It can take some mental climbing to slide our understanding of charity from something Heaven is demanding from us to something Heaven is offering to us. I sincerely believe that during the moments we are experiencing the pure love of Christ, no one has to tell us what to do with it. The act of offering it to others comes naturally and it’s quite a remarkable trail marker.
However, like I mentioned the other day, we all experience life uniquely and there’s an infinitely broad spectrum when it comes to even having a context for experiencing unconditional, Christ-like love. Some of us have been or are in situations where receiving that kind of love is an idea shrouded by so much real-life awfulness that it seems almost impossible and yet we do our best to offer what we imagine it is to others. Some of us have known the goodness of love and perhaps still struggle to accept the idea that the Savior could be as merciful and accepting as our families. And then there are some of us who choose to disavow charity altogether and reject her very existence. To be fair, most of us are just trying to improve at whatever place we’re at right? We’re all somewhere on the spectrum of learning to love as He did and our collective goal is to move toward the Savior instead of away. The personal implementations of those goals will be unique and I’m really interested in experiences other than my own.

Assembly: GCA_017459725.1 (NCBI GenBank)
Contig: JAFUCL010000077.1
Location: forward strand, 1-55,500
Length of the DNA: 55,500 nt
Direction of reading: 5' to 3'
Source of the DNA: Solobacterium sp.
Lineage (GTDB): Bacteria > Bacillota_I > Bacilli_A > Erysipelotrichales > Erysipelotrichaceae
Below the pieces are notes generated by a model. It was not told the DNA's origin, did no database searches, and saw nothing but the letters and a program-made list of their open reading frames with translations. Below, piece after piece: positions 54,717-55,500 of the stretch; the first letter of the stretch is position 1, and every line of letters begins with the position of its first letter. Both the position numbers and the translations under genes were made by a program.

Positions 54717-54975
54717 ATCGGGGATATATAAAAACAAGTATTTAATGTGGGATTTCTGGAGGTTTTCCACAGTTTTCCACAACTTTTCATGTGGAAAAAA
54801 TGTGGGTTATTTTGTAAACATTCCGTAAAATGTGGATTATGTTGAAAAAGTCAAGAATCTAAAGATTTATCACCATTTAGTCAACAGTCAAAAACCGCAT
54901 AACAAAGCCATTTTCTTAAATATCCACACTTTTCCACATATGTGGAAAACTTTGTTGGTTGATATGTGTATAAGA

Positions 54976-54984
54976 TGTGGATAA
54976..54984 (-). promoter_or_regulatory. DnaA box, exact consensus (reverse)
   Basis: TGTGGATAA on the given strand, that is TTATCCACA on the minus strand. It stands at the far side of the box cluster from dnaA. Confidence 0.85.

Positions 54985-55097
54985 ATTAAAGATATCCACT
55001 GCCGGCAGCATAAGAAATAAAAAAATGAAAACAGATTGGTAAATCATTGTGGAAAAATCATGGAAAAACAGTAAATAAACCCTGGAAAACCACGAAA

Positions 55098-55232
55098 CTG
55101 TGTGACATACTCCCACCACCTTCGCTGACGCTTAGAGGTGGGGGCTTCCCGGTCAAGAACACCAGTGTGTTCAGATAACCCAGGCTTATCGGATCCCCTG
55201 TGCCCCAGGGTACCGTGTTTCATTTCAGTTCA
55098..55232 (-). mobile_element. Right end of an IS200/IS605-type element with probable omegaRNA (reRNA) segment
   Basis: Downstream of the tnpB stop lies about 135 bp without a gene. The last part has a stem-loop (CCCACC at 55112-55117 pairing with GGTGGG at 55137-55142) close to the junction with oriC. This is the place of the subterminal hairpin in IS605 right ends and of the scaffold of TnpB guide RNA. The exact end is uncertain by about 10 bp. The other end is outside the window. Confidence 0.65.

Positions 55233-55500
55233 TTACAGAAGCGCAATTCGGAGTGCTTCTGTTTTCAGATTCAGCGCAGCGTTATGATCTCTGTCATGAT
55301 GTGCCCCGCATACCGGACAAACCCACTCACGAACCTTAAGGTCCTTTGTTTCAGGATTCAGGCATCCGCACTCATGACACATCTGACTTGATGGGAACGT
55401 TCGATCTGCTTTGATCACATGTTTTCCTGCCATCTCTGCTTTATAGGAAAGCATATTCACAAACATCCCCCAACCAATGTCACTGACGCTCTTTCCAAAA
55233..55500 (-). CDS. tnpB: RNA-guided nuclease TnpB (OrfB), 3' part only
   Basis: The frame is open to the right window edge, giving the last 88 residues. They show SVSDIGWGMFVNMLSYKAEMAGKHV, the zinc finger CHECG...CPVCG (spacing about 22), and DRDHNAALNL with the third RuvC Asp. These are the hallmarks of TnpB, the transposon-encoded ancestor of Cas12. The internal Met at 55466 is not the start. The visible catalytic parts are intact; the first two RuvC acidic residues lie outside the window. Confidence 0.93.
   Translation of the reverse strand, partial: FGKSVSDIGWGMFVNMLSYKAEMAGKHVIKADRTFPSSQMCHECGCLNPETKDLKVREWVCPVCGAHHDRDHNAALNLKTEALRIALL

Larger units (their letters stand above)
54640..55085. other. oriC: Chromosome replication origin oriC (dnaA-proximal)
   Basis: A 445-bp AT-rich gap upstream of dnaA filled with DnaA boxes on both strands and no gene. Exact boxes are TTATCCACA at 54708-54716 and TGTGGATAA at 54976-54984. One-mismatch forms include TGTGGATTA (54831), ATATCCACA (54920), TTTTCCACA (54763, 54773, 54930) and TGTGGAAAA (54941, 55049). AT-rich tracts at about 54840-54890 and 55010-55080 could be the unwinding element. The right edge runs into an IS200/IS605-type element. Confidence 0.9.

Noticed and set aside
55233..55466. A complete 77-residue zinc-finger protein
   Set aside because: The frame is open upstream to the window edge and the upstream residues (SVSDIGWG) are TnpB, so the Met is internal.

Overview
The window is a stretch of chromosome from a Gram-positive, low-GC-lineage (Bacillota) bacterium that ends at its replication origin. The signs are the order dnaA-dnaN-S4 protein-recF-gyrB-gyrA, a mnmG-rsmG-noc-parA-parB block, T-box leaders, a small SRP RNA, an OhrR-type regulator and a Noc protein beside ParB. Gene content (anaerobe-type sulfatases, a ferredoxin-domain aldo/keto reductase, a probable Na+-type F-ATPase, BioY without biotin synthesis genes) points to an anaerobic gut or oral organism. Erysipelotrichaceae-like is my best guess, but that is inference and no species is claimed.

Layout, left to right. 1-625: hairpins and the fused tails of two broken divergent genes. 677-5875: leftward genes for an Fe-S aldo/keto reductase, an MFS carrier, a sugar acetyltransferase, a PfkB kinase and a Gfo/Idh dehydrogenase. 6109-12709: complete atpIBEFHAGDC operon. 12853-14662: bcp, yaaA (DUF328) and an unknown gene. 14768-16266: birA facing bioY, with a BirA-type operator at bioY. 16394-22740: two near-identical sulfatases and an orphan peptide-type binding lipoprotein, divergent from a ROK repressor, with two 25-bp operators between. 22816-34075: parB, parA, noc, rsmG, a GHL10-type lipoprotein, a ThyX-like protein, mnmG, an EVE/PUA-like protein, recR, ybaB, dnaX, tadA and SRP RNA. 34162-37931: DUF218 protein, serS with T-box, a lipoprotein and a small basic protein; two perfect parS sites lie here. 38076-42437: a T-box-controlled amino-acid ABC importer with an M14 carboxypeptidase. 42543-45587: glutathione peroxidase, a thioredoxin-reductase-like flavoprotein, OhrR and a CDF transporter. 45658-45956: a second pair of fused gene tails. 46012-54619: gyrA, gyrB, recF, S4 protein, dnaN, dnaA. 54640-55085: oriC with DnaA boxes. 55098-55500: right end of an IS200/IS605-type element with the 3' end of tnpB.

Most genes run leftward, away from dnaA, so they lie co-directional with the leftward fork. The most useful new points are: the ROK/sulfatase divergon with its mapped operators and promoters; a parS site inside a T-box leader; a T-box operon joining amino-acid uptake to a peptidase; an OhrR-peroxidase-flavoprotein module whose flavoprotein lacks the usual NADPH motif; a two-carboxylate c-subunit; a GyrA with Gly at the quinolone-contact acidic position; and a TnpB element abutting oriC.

So it seems prudent for us to find a beginning apart from ourselves. A starting place to begin to grapple with charity and her virtues. Paul, the roadside convert, filled letter after letter with life-altering thoughts about charity and I can’t help but think there were only a few people in scripture who knew charity as well as he did. Like John in the New Testament, Isaiah in the Old, and Alma and Moroni, good men from a book of scripture I believe in called the Book of Mormon, Paul speaks of charity with such surety and such vivid description and I know he had profound experiences with it. He spent the rest of his life trying to use slippery words and sincere actions to convey it to others. And I believe because all those men felt the grace-full influence of the Son of God, they explored every avenue for helping us understand it and feel it.
As Paul defines it, “Charity suffereth long and is kind; charity envieth not; charity vaunteth not itself, is not puffed up, Doth not behave itself unseemly, seeketh not her own, is not easily provoked, thinketh no evil; Rejoiceth not in iniquity but rejoiceth in the truth; Beareth all things, believeth all things, hopeth all things, endureth all things. Charity never faileth…”
To be clear, I am a fellow traveler, fighting the good fight right alongside you. I claim no authority on this or any other topic and I have far from figured out the intricate details of that which I speak. So my triumphs and failures in this endeavor look a lot like yours but my intent is to recognize the small morsels of charity that I am offered or that I am privy to so that I can better understand the love Christ is offering me.